Monday, January 31, 2011
Sunday, January 23, 2011
Sunday, January 9, 2011
Dr. Josh Berd, San Francisco’s Cosmetic Dentist discusses the facts and fiction surrounding the amalgam filling toxicity debate.
The issue of safety of dental amalgam fillings has been a controversial topic in the news for quite some time. I’d like to shed some light on this heated debate and address common questions and misconceptions.
What is dental amalgam, and why does it contain mercury?
Dental amalgam is a material used to fill cavities in teeth broken down by bacterial decay. Amalgam is an alloy of silver, copper, tin, zinc and mercury. Mercury’s unique properties (it is the only metal that is liquid at room temp) allow it to bind the other metal particles to form a strong and durable solid filling.
Is dental amalgam toxic to the human body?
The California Dental Association states that dental amalgam ‘shows no toxicity and causes no adverse health reactions.’ Amalgam fillings are known to emit mercury vapor, although the amounts fall well within levels considered safe by the FDA.
Is it true that some illnesses or allergies can be caused/ associated with dental amalgam fillings?
The FDA, World Health Organization and the Center for Disease Control and Prevention have all reviewed the best available scientific evidence and determined that dental amalgam fillings are safe. This well-studied area has no connection to the development of any known neurologic or systemic disorders. People with known allergies or sensitivity to metals such silver, copper, tin or mercury should not get amalgam fillings. If you are allergic, dental amalgam might cause oral lesions or other contact reactions.
Can I have old dental amalgams safely removed/replaced?
The FDA does not recommend replacing amalgam fillings strictly for cosmetic reasons. Removing old fillings may result in loss of healthy tooth structure and trauma to the tooth’s pulp. However, dental amalgam can be safely removed by a dentist using a technique that isolates the offending tooth from the oral cavity.
I don’t like the dark color of dental amalgam, what are my other options?
A great alternative is a composite resin filling. This ‘tooth-colored’, body-friendly type of special plastic can be customized to match the shade of your natural tooth. It blends in with surrounding teeth and requires minimal removal of healthy tooth structure. Advancements in dental materials allow dentists to place composite resin fillings that are increasingly more durable and aesthetic.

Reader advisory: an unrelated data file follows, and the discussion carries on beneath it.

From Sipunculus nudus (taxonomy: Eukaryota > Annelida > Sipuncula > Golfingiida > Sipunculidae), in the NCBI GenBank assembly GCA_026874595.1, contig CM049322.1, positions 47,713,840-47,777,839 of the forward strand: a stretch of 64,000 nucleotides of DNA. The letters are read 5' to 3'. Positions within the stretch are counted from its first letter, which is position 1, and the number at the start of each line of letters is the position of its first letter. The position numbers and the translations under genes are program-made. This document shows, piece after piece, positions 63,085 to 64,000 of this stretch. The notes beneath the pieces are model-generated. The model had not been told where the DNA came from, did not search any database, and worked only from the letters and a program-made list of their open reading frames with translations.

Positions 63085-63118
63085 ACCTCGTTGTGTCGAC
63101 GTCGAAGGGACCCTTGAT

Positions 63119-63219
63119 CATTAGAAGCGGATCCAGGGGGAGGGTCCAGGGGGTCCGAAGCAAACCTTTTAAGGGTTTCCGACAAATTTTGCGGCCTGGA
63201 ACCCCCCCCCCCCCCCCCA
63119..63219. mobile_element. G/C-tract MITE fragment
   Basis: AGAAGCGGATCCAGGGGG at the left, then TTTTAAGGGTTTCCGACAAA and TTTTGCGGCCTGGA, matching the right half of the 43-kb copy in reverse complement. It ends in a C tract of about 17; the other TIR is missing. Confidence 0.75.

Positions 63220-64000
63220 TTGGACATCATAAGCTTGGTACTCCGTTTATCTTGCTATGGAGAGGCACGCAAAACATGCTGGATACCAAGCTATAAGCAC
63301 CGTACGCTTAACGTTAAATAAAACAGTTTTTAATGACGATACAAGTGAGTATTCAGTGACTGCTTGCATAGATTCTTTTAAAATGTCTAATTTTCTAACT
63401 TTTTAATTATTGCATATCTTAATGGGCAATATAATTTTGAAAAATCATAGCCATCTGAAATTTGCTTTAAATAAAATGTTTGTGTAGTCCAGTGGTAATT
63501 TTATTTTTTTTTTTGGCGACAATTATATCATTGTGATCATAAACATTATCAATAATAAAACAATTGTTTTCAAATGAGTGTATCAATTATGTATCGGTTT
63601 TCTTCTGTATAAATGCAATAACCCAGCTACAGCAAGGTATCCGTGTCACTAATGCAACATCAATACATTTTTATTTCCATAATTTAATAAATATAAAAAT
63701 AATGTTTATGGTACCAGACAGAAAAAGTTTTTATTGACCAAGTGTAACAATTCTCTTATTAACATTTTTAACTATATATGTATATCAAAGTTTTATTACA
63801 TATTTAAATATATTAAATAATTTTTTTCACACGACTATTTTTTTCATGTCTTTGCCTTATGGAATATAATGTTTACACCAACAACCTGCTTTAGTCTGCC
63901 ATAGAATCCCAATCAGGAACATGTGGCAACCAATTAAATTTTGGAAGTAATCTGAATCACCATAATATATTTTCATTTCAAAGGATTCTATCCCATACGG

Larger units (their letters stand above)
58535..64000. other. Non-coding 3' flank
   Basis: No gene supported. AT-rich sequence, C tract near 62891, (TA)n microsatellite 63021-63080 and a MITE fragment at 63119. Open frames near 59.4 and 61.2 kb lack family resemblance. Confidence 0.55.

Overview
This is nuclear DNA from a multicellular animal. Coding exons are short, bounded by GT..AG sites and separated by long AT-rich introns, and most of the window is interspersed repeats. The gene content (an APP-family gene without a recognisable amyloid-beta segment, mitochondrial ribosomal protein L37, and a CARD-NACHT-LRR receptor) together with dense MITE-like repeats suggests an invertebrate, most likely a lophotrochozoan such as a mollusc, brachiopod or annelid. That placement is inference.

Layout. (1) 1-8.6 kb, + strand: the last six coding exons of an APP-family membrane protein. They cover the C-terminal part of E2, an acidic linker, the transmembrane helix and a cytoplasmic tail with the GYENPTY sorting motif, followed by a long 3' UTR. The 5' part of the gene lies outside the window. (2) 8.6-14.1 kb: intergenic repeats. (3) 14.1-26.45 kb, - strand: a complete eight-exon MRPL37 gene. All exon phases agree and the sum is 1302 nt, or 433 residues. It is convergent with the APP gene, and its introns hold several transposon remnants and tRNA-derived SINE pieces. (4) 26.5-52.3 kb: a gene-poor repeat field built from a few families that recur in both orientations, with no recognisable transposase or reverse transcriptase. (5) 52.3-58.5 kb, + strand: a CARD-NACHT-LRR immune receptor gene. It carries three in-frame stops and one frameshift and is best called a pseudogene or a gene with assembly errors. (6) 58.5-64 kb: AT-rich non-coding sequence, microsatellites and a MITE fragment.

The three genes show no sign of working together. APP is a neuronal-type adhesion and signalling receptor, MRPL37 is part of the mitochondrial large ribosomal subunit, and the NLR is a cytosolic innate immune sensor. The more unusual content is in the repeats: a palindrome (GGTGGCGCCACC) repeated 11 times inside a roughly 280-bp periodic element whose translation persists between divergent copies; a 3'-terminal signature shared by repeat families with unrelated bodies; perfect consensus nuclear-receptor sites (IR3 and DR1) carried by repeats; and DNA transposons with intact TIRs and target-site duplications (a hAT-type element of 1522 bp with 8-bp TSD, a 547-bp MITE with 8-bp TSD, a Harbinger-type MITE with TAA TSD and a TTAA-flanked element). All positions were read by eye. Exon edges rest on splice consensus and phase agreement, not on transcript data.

Know that you have a better understanding of dental amalgam; you have the power to choose. Remember, your choice needs to be based on facts, and also take your cosmetic issues into consideration. It is important to have the right dentist who will explain your options and listen to your concerns.
Sources: FDA, ADA, CDA. Image: AACD
Wednesday, January 5, 2011
Monday, January 3, 2011
Sunday, January 2, 2011
Dr. Josh Berd, San Francisco’s Cosmetic Dentist talks about using porcelain veneers, his own artistic eye and a personalized approach to dental care to transform a smile.
Have you ever seen a business woman walking to her penthouse office downtown in a perfectly fitted Dior suit, Louboutin shoes, Cartier watch…and gapped teeth? This woman puts immense emphasis on looks, but overlooks the one thing people see first – her teeth! It has been noted that in today’s culture, the appearance of your teeth and oral hygiene indicate your overall health, self-esteem and even status.
In the world of dentistry however, Veneers are mostly done for purely cosmetic reasons – they are an elective treatment. To most people that ask me if they need veneers, as a doctor, my answer is “No.” The reason for veneers is that you yourself don’t like how things look. In this particular case, the woman was unhappy with the diastima (large gap) between her central teeth and wished to have Veneers placed. Let me take you through the Four Step process…
First Dental Visit: Consultation
This is actually the longest of the four visits; it is the consultation that may require the most time since addressing the patient’s concerns and wishes are highly personalized. This visit also includes taking impressions, radiographic images and photos of the teeth to analyze the health and appearance of the smile. Next, I use the information gathered to work closely with a professional lab technician designing Veneers with the appropriate shape, size and color.
Second Dental Visit: Temporary Veneers Fitted
The patient’s teeth are minimally shaped and temporary Veneers are fitted. This step allows for adjustments to be made and for the patient to ‘test drive’ their new smile. Any revisions of the temp Veneers are incorporated into creating the final Veneers.
Third Dental Visit: Permanent Veneers Fitted
During this exciting visit, the final Veneers are placed and the patient walks out with a new smile.
Fourth Dental Visit: Follow-up
This appointment is for the finishing touches, including slight re-contouring, adjustments in bite, and photos of the brand new smile.
Feel free to contact Dr. Berd with questions regarding this procedure. www.joshthedentist.com